I’ve been complaining about this for a while, so I’m very heartened to see David Leonhardt speak out against the ridiculous idea that nobody over the age of 55 should engage in any of the “shared sacrifice” that we’re told the non-rich need to make:
Yet there is at least one big way in which the plan isn’t daring at all. It asks for a whole lot of sacrifice from everyone under the age of 55 and little from everyone 55 and over. Representative Paul Ryan, the Wisconsin Republican who wrote the plan, calls the budget deficit an “existential threat” to the United States. Then he absolves more than one-third of all adults from responsibility in dealing with that threat.
This decision doesn’t make him unique in Washington. There is nearly a bipartisan consensus that any cuts to Medicare and Social Security should spare the baby boomers and the elderly. And, certainly, retirees or people on the verge of retirement shouldn’t have their benefits changed radically. But the consensus, like Mr. Ryan’s plan, goes too far.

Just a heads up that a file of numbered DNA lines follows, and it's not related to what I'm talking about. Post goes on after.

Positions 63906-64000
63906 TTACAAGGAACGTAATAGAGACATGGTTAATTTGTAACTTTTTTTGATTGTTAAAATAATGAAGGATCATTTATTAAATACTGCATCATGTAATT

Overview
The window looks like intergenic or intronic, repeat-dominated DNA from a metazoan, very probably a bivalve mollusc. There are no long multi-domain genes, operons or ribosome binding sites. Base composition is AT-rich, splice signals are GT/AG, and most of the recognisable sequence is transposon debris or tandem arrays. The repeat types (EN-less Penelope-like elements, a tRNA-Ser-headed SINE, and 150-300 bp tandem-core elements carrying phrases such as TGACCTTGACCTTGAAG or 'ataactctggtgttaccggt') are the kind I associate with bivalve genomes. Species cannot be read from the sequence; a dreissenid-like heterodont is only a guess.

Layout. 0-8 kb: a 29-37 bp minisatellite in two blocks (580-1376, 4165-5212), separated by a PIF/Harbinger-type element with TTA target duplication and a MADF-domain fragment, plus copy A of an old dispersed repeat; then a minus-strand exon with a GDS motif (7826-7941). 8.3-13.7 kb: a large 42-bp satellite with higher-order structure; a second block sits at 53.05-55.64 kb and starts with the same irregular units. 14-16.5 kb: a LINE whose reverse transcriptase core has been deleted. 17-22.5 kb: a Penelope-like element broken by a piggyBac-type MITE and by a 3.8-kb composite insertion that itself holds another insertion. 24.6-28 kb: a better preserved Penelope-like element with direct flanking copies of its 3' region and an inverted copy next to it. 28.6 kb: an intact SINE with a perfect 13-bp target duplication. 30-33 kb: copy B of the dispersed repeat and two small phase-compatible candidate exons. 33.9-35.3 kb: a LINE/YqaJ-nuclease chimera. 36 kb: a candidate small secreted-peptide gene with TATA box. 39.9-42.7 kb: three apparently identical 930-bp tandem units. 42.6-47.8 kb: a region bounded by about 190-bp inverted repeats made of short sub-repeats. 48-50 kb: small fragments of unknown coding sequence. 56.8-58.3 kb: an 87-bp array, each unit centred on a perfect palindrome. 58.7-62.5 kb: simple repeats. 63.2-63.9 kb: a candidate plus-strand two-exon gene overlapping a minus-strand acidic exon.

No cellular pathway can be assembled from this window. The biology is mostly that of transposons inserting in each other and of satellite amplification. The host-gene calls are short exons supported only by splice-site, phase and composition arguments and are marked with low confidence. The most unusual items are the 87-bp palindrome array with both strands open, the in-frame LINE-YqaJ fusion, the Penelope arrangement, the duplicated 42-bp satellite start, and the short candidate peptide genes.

Part of the way I would put this is that if you have a plan to reduce Medicare costs that’s actually credible and workable, there should be no bar to beginning to implement it right away. The total scale of the impact of measures to reduce the growth in health care costs would be initially modest but the implementation of ideas like increasing the inflow of foreign doctors, allowing less-trained personnel to perform more medical tasks, reforming how we finance pharmaceutical research, and imposing cost-effectiveness criteria on publicly financed treatments should begin as soon as possible. The Affordable Care Act did more punting on this kind of thing than is ideal, and repealing all those ideas to then say that in the future the free market fairy will generate magical savings is both ridiculous and unfair.